“And she never asked you inside or so?”

“Well, she asked on the last day.” Nikolay said.

“We’ll get to that in a moment.” I said. “But you are telling me that you stayed outside her house for two months and she didn’t speak to you?”

Nikolay shrugged.

“That’s the way she was, you know? That was her game, her plan, her strategy; she wanted to make me wild and passionate. And of course she succeeded. A girl like her always succeeds at making drooling idiots out of men like me.”

“But she didn’t give you any signs that she was actually interested in you?”

“Of course she did.” He said. “All those peepshows she gave me through the transparent curtain, and all those times she walked seductively past or in front of me, or when she commented on my appearance, or when she winked while she walked past me, and of course with the love notes she left me.”

“She left you love notes?”

“Yes.” Nikolay said. “I would show them to you, but the police took my coat. Every time in class she made those little notes, twice she even filled a whole page –hearts and of course large ‘N’s everywhere on the page.”

Nikolay smiled.

“’N’ for Nikolay.” He said.

“She left you pages with ‘N’s and hearts in class?”

“Yes.” Nikolay said. “Lauren left them on the table for me. There were other squiggles on there, you know, because she wanted to be tricky about it. But she always left the crumpled papers under her desk for me to find.”

“And you think she did all that to make you want her more?” I asked.

“Exactly.” Nikolay said. “For the same reason Lauren sometimes sent her roommate out. Her roommate was the one that asked me to leave; she said that seeing me made Lauren uncomfortable.”

“And you stayed?”

“Of course I did.” Nikolay said. “I knew that I was arousing her. It was so nice of her to send her roommate out to tell me about it. And of course then she asked her roommate to invite me in.”

“Lauren’s roommate invited you inside the house?”

“Yes.” Nikolay smiled. “She left the door ajar for me. So of course I went in – and Lauren was pretending to be asleep.”

“You went to her room.”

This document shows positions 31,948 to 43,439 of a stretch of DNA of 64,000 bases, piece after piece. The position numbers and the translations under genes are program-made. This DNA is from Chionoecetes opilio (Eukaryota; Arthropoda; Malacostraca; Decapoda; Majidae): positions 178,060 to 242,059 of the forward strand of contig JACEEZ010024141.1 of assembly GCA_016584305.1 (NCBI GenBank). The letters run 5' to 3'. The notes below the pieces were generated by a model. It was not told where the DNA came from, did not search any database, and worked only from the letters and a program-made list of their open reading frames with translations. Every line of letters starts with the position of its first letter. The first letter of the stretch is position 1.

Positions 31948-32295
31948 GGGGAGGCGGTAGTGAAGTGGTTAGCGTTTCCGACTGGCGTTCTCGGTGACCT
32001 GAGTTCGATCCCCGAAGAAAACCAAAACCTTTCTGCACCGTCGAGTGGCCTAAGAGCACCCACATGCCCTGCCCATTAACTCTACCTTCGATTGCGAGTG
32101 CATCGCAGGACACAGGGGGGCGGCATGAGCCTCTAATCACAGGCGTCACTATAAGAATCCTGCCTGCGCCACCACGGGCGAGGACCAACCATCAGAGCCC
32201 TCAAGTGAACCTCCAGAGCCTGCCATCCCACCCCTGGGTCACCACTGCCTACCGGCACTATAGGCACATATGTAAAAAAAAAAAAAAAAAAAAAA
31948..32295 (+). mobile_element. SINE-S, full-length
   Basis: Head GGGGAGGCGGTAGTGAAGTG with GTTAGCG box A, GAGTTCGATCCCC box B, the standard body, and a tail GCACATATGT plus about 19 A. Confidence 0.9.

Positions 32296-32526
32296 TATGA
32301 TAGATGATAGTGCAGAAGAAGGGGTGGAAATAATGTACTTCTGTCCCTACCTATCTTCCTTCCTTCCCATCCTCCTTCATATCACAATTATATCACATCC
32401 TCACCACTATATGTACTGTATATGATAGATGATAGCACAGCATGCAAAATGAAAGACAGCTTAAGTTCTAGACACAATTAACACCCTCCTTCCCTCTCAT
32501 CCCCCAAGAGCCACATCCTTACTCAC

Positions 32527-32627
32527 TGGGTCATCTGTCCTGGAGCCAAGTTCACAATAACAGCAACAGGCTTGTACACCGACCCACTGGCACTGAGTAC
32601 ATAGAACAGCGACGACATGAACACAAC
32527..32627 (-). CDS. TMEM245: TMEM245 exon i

“Of course,” he said. “That’s why she invited me in. She wanted me to crawl under the blanket with her. And of course I did.”

“You went into her bed?”

“Sure.” Nikolay said. “I had waited long enough and she made me crazy for it. It was nice to finally feel her body next to mine. Lauren didn’t even say anything when I rolled on top of her; she just stared at me with those beautiful eyes of hers. And then she began to passionately hit and scratch me. She got really red from her arousal and even screamed from the pleasure. I held her mouth so that we wouldn’t disturb anyone – and then that roommate of hers barged into the room with the knife.”

“Her roommate came with a weapon?”

“Sure.” Nikolay said. “I knew that they just wanted to force me to stay. But luckily the roommate fell and so their nice little plan failed. The roommate even hit her head pretty nice and the moment I had the knife they stopped fighting. They knew I’d won. And so, of course, I paid them back.”

“Can you be more precise?”

“Well, the roommate was a bit too loud so I had to, well, silence her.”

“In what way?” I asked.

“First I cut her tongue.” Nikolay said. “But she was still loud, so I had to, well, silence her for good.”

“You killed her?” I asked.

“No, I didn’t mean to.” Nikolay said. “I just gagged her. The thing with the blood in her lungs that wasn’t on purpose; I guess tongues just bleed a lot and the gag kept it in.”